by Mike McNamee Published 01/01/2003
You may also change the order, one slide or several slides at a time by highlighting them then dragging and dropping them where you would prefer to see them. The program also lets you make minor adjustments like knocking out colour and sharpening, sometimes useful when Jpegs have been saved more than once, you can also change the orientation and crop images. All these functions are worked through a very self-explanatory dialogue box. You are almost ready to make a slide show, but no good show would be the same without music, sadly Media Browser needs a wav file for it's sound track, .wav files are large and clumsy but work OK with this program. There are two ways you could go about preparing a .wav file for your soundtrack. Media Browser will actually record the sounds for you, via the computer's on board microphone, but I find that a bit amateurish with all the background sound of 'phones ringing and doors slamming, I prefer to record the length of music I want into one wav file, i.e. if I have 500 images and I'd like them to show for five seconds each, then I need an approximately 42 minute .wav file. So I just pop a CD into the computer, record it internally and save as a .wav file... easy. I have several of different length, I suggest you name them by the length of time they play, i.e. 35min.wav and so on.
Making the show couldn't be easier, after saving the slide show and giving it a name, you simply click the icon that looks like a filmstrip and CD, when the dialogue box opens it asks you if you want to create a slide show, a web page or video postcard. Select "slide show", then in the New box, hit Select All and follow the onscreen instructs to add music etc. Towards the end of the process you'll get two choices, either to burn a CD straight from Media Browser or to save as a file. I would go for save as a file and create a new folder to house it all in. That way you can add items to the CD, like the Web Page and/or I_View 32 for viewers with older operating systems like Windows 98. Later Windows OS such as XP will pop open the JPEGS so that the images and numbers can be identified for ordering, but older operating systems need the web page or I_view.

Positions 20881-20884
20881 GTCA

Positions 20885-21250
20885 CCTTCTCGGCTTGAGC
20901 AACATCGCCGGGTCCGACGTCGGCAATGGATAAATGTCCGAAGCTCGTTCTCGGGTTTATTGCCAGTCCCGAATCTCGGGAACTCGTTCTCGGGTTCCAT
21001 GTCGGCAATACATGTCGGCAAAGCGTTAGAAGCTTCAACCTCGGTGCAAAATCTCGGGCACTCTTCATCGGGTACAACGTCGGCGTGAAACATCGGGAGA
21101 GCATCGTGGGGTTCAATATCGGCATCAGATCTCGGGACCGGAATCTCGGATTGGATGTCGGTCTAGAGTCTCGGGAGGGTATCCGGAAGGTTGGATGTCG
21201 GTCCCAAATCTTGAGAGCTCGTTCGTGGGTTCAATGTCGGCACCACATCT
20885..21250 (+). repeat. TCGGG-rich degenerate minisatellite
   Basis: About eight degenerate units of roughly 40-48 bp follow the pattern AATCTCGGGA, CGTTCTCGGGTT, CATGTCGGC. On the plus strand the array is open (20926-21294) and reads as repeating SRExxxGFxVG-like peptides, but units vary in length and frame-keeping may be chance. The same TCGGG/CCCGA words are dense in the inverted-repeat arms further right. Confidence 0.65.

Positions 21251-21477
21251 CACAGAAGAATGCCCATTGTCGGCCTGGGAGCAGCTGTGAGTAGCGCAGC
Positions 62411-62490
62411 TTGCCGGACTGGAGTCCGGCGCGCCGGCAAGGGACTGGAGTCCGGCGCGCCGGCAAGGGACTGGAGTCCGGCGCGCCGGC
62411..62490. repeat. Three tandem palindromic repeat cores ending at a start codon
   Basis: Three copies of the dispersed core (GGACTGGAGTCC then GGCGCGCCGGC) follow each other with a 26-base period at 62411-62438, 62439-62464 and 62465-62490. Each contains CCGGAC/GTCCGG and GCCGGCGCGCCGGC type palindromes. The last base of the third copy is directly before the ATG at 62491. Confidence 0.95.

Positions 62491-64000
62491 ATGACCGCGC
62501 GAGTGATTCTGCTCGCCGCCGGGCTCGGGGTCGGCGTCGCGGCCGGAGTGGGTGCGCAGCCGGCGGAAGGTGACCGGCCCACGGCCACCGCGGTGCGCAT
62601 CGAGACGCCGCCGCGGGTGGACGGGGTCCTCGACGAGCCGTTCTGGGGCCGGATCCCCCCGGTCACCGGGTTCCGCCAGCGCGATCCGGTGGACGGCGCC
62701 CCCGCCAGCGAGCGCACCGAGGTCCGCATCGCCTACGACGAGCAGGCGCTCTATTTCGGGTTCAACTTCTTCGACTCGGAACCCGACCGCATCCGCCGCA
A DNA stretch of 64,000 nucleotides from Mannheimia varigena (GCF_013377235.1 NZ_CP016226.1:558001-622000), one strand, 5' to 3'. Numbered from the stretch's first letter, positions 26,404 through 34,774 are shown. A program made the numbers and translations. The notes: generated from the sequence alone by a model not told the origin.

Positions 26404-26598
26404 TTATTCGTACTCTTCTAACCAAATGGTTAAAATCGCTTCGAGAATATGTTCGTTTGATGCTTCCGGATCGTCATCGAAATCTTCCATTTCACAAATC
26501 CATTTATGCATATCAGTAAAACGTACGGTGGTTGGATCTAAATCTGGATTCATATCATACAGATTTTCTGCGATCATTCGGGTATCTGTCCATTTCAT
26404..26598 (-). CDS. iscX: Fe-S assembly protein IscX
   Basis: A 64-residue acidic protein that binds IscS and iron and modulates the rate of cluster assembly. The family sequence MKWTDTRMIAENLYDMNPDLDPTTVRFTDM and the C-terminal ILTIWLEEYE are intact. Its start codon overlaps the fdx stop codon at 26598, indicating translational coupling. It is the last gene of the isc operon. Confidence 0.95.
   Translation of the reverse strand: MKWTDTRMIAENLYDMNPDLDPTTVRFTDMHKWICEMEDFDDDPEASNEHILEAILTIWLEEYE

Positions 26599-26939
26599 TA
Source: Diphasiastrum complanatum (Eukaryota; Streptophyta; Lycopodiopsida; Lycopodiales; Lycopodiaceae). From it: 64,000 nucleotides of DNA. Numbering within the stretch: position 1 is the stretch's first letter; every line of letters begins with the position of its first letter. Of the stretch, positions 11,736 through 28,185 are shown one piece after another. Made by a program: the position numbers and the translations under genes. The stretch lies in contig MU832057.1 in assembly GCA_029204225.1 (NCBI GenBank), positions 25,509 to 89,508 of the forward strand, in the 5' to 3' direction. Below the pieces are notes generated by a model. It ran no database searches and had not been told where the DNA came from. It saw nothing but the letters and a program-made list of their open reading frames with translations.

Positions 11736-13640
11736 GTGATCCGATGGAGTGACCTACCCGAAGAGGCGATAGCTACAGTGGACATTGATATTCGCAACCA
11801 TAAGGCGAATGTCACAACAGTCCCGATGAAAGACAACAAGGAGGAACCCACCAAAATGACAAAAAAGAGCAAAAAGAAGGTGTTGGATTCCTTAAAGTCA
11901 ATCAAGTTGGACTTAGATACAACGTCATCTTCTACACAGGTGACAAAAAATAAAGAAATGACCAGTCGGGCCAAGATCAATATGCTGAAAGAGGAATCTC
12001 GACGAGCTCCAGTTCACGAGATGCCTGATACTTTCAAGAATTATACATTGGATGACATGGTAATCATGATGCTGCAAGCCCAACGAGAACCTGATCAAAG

Test the slide show, it makes sense to check it out before delivering your proof CD to the client, just to pop it into the CD drive and run it for yourself. To do this open the file which contains the show, scroll down to the very end and find the slideshow.exe file, double click and wait for the dialogue box to pop up, then click effects and wait approximately ten seconds for the two blank slides to pass by and your slide show with music will begin.
There is another fantastic use for these slide shows; you can use them to show wedding prospects and to mail out to wedding enquiries. Now you see digital has empowered you to become more self sufficient in your marketing and promotion department too. You ought to add a "read me" file with instructions and/or sales message to all the CDs you burn, again you can save and store this in the work in progress folder along with the titles.
If you would like to spice the slide show up a little there are lots of things you can do, you can make multiple image composites in Photoshop or sequence images that would pop the viewer eyes out, just like a real multi media show. Alternatively, you could take the simple track and use Professor Franklin's Instant Photo Effects. Add sloppy edges, old photo effects, edge curls and many more. Remember about effects.... Less is More! It is easy to over do it, so while they can be fun you need to be sparing with gimmicky effects.
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